Studies in the Area of Supramolecular Research Reported from Delft University of Technology [Polyborosiloxanes (PBSs), Synthetic Kinetics, and Characterization]
By a News Reporter-Staff News Editor at Science Letter -- Investigators publish new report on Supramolecular Research. According to news reporting from Delft, Netherlands, by NewsRx journalists, research stated, "We synthesized polyborosiloxanes (PBSs) from poly(dimethylsiloxane) (PDMS) and boric acid (BA) by heating a mixture of these compounds to 200 degrees C. During the reaction the PDMS chains are subject to random scission, upon which the new chain ends get modified by -Si-O-(BO)(m)(OH)(n) moieties. This insight is based on gel permeation chromatography (GPC) results on the evolution of the molecular-weight distribution during the modification process, in combination with Fourier transform infrared (FTIR) spectroscopy to identify chemical moieties."
The news correspondents obtained a quote from the research from the Delft University of Technology, "We invented a refinement procedure in which the ill-defined polydisperse polar end groups can be converted into predominately borono, -Si-O-B(OH)(2), by hydrolysis of boroxane bonds, B-O-B, and subsequent removal of released BA. The resulting PBSs form supramolecular elastomers owing to hydrogen bonding among the end groups. The viscoelastic behavior of the supramolecular elastomers was investigated by dynamic rheometry, and we found that the dynamic moduli increases dramatically upon the modification, even though the mean degree of polymerization decrease. This is explained by the strong interactions between the modified chain ends. Furthermore, we found that by severe dehydration, the boranol groups are converted into boroxane bonds."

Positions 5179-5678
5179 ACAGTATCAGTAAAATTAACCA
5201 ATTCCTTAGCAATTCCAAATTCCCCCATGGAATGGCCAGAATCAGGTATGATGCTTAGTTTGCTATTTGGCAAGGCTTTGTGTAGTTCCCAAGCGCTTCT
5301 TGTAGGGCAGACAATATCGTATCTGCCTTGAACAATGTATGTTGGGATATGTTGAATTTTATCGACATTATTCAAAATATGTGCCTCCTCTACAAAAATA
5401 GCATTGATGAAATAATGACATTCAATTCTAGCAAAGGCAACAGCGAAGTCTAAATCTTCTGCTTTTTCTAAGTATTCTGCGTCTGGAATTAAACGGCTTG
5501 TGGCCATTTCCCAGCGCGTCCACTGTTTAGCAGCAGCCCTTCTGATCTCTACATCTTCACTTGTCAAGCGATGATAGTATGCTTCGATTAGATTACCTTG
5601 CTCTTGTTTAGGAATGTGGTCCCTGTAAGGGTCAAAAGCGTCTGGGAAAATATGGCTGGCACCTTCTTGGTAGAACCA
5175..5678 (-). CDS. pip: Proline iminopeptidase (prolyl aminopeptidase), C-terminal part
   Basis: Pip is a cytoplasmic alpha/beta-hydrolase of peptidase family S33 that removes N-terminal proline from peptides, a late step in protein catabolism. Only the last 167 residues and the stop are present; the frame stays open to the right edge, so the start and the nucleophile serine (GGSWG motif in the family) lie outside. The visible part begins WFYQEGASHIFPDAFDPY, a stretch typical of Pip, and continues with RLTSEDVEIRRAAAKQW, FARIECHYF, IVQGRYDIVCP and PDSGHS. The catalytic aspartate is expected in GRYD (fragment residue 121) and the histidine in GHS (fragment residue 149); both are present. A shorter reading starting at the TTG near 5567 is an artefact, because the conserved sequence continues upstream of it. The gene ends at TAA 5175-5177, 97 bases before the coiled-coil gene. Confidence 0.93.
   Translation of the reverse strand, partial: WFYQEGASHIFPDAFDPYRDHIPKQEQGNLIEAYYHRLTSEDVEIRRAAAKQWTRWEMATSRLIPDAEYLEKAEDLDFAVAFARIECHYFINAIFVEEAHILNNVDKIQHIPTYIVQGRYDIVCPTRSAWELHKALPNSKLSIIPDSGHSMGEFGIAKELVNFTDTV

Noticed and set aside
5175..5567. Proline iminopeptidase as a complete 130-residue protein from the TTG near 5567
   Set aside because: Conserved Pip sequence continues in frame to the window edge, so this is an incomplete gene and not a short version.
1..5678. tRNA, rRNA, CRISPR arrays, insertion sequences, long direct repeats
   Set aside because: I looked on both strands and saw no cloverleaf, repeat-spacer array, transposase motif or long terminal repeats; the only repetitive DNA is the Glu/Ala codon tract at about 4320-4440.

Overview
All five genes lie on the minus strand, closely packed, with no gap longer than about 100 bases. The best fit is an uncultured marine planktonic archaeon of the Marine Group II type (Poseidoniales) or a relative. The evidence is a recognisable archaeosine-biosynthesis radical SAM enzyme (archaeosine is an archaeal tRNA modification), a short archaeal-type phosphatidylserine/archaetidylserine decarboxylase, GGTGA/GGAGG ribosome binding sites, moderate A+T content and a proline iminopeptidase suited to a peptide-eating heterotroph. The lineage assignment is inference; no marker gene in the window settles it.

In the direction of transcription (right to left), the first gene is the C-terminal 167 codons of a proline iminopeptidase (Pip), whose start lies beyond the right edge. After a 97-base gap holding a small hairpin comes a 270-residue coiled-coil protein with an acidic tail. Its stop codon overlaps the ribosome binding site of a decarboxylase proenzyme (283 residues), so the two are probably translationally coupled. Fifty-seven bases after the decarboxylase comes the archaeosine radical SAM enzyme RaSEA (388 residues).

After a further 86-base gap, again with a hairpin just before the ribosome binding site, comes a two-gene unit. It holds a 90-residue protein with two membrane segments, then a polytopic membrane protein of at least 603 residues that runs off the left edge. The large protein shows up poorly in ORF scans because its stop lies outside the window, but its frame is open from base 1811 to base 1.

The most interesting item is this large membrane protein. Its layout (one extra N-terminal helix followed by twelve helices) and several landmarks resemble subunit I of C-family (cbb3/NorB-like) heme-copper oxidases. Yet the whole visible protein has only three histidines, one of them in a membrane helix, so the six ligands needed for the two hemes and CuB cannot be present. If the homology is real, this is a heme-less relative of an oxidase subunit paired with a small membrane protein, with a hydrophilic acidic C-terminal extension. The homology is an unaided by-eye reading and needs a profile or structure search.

According to the news reporters, the research concluded: "Upon exposure to ambient humidity, these cross-links are hydrolyzed, and the supramolecular elastomer is recovered."
For more information on this research see: Polyborosiloxanes (PBSs), Synthetic Kinetics, and Characterization. Macromolecules, 2014;47(14):4531-4537. Macromolecules can be contacted at: Amer Chemical Soc, 1155 16TH St, NW, Washington, DC 20036, USA. (American Chemical Society - www.acs.org; Macromolecules - www.pubs.acs.org/journal/mamobx)
Our news journalists report that additional information may be obtained by contacting Z. Liu, Delft University of Technology, Dept. of Chem Engn, NL-2628 BL Delft, Netherlands. Additional authors for this research include S.J. Picken and N.A.M. Besseling (see also Supramolecular Research).
Keywords for this news article include: Delft, Europe, Netherlands, Nanotechnology, Emerging Technologies, Supramolecular Research
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